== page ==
The main door opens and a strange black clad woman enters. Anna is without expression and moves slowly. She wears a long black cape with the hood up. Under the cape is a simple long black dress. She carries nothing except the rain on her cape. Her accented voice is classy, deliberate and intense.

Anna (At door) “Mr. Randford?”

Randford (Rising to greet her) “Good morning. And you are?” (He extends a handshake)

Anna does not respond to his welcome handshake and proceeds straight to the Chesterfield where she sits.

Randford (Arriving at her side) “I am awfully sorry madam but I cannot take visitors today. I have an important meeting.”

Anna (With a steel cold look) “I am here for your meeting.”

Randford “I am so sorry but it is invited guests only today.”

Anna “I am Anna”

She turns away and stares distantly into nothing.

Randford “Ah. You are Anna.” (He is at a loss so looks at Trisha) “Anna.” (He points at Anna)

Trisha “Anna.”

Randford “Anna… Oh Anna. A. Daiken. The list. You must be Mrs. A. Daiken.”

Anna (Fizzing) “Ms.”

Randford “Sorry I was mistaken.”

Anna (Turning, annoyed) “No that is me. I am Ms. Daiken.”

Randford (Again holding out his hand) “Randford.” (No response, he withdraws his hand) “Could I offer you a coffee?” (Still no response) “I said would you like a coffee?”

Anna (Looking intently at Randford, she speaks poignantly) “A Brazilian dream, the coffee bean. The making of Empires and Land. For all that you see, I would rather have tea. Darjeeling, Ceylon or Assam.” (Randford is open mouthed, Anna turns to Trisha) “And make it two sugars young lady.”

Randford (Turning) “Trisha. And I’ll have a strong black coffee, please. I think I might need it.”

Trisha “Alright, Mr. Randford. Coming up.”

Trisha leaves the room. Randford pulls up one of the low backed chairs to sit near Anna.

Randford “I am awfully sorry about your loss, Ms. Daiken.”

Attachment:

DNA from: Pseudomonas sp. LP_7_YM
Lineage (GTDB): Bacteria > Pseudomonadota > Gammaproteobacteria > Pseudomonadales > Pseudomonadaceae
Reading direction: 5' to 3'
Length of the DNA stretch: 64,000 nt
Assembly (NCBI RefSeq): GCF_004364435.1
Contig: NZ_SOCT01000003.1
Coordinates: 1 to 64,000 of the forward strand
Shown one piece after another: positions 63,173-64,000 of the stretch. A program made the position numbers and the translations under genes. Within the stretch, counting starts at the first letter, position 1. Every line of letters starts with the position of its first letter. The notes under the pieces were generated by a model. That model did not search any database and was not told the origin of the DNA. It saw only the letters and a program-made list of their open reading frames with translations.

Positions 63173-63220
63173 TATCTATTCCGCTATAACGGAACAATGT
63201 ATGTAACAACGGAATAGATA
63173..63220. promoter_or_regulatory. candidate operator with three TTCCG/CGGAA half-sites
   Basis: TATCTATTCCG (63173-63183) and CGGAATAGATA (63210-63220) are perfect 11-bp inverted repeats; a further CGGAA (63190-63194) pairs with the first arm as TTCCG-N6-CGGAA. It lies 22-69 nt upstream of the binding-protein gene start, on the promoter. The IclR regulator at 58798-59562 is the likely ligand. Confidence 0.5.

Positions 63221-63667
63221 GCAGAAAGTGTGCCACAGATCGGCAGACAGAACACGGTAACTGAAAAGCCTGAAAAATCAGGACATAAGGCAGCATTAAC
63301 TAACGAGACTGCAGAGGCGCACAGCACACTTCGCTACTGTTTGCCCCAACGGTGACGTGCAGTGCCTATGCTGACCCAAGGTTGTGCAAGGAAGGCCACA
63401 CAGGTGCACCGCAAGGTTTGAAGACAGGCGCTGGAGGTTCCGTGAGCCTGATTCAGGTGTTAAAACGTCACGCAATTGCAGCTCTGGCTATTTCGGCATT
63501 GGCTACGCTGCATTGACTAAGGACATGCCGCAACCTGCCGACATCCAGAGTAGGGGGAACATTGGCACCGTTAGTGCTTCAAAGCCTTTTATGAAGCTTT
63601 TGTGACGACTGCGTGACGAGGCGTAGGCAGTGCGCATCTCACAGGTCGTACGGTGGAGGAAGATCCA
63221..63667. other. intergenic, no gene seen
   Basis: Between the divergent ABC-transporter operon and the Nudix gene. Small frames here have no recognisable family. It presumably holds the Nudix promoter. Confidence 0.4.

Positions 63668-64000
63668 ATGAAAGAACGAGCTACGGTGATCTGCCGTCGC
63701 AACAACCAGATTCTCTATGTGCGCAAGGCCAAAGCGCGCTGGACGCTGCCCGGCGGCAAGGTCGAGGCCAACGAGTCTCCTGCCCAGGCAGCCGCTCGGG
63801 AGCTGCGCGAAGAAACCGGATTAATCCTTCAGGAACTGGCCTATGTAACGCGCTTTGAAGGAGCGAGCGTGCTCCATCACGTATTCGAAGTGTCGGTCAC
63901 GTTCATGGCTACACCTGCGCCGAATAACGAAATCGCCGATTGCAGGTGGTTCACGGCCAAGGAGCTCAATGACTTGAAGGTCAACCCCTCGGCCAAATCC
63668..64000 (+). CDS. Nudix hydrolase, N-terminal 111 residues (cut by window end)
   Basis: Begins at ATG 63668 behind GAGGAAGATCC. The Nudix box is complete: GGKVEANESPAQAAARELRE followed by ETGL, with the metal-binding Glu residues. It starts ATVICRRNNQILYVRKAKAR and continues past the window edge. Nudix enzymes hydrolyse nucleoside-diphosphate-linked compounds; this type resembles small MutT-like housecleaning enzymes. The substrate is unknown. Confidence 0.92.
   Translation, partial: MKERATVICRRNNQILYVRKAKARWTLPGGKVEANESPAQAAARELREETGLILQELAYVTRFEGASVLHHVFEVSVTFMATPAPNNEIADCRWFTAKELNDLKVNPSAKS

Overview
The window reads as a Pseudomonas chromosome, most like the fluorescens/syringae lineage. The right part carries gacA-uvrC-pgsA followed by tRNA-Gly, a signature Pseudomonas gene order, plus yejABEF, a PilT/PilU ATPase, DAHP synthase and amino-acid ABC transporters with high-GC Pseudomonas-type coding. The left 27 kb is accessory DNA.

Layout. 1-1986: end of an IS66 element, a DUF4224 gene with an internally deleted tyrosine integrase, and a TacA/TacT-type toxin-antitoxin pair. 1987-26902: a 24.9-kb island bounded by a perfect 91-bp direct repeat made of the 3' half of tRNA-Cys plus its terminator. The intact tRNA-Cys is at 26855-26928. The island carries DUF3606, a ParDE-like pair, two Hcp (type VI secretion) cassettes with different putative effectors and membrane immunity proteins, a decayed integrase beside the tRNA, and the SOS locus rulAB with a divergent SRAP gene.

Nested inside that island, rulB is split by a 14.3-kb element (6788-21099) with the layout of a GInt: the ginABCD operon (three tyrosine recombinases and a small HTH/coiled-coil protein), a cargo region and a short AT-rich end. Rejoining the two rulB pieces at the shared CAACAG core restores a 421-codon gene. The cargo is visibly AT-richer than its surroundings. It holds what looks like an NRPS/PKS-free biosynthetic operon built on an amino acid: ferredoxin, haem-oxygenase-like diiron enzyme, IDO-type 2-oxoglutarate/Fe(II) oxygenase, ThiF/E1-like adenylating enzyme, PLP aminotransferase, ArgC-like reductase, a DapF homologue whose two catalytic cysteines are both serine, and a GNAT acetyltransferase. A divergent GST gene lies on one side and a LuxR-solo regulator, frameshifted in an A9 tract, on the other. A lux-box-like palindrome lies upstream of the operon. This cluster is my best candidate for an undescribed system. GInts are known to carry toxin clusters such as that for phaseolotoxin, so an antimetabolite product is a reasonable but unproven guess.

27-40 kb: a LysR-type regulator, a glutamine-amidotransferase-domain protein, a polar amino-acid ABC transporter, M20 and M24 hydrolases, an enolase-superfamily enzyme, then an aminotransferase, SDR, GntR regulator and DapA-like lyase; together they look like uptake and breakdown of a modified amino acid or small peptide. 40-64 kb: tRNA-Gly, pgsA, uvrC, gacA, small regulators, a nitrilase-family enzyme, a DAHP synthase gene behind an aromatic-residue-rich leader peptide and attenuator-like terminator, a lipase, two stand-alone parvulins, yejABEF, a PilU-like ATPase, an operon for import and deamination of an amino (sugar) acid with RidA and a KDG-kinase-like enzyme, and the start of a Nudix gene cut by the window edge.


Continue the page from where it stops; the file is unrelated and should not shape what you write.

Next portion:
Anna “Anna. Please call me Anna.”

Randford “Yes. Anna.”

Anna “Death. It affects us all. And each of us experiences a different response. Does the eagle miss his mate? Do the dolphins cry? Can a tiger mourn? When another dies?”

Randford “How poignant. You must have really cared for Jack.”

Anna “Jack?”

Randford “Jack White.”

Anna “Oh, yes. Jack. Jack White. No, not really we weren’t very close you see. We go back, that’s all.”

Randford “Are you local?”

Anna “Everyone is local to somewhere. To which point of reference do you mean?”

Randford “Well, I mean here I suppose. Are you from around here?”

Anna “Perception, scale and time, Randford. Perception is based on common points of reference. Local to you may not seem like local to a small child whose experiences only extend as far as his mother’s home. And if two small ants were both living in this room at either end, they may never meet and therefore not consider themselves local to each other. A matter of scale. And then there is time. If two people both lived in the same house they would be local unless they lived in different times.”

Randford “Time. Yes.” (He checks his watch and clock)


…To be continued…


Isn’t it just a pain when they end just like that!

No this isn’t the shortest play in the entire history of truncated stagings, it is just simply incomplete.

Has it given you a taste though? Do you want me to pen the next exciting installment? Then I shall, as soon as I get around to it. There are many draws on my time so if you want to get to the nub of this venture send me a message.

The more interest it receives the better chance of completion. It’s in your hands.


Author: Vince Poynter
From the comedy and stage plays section of dated 19 Jan 18 but first published on the website in Mar 2004
The image was chosen far too quickly by the art department to illustrate a will.  It is of a Jaguar XJ8 wheel and was added on 19 Jan 2018. It frankly has no relevance whatever. Or does it? Nope, nothing at all, just decoration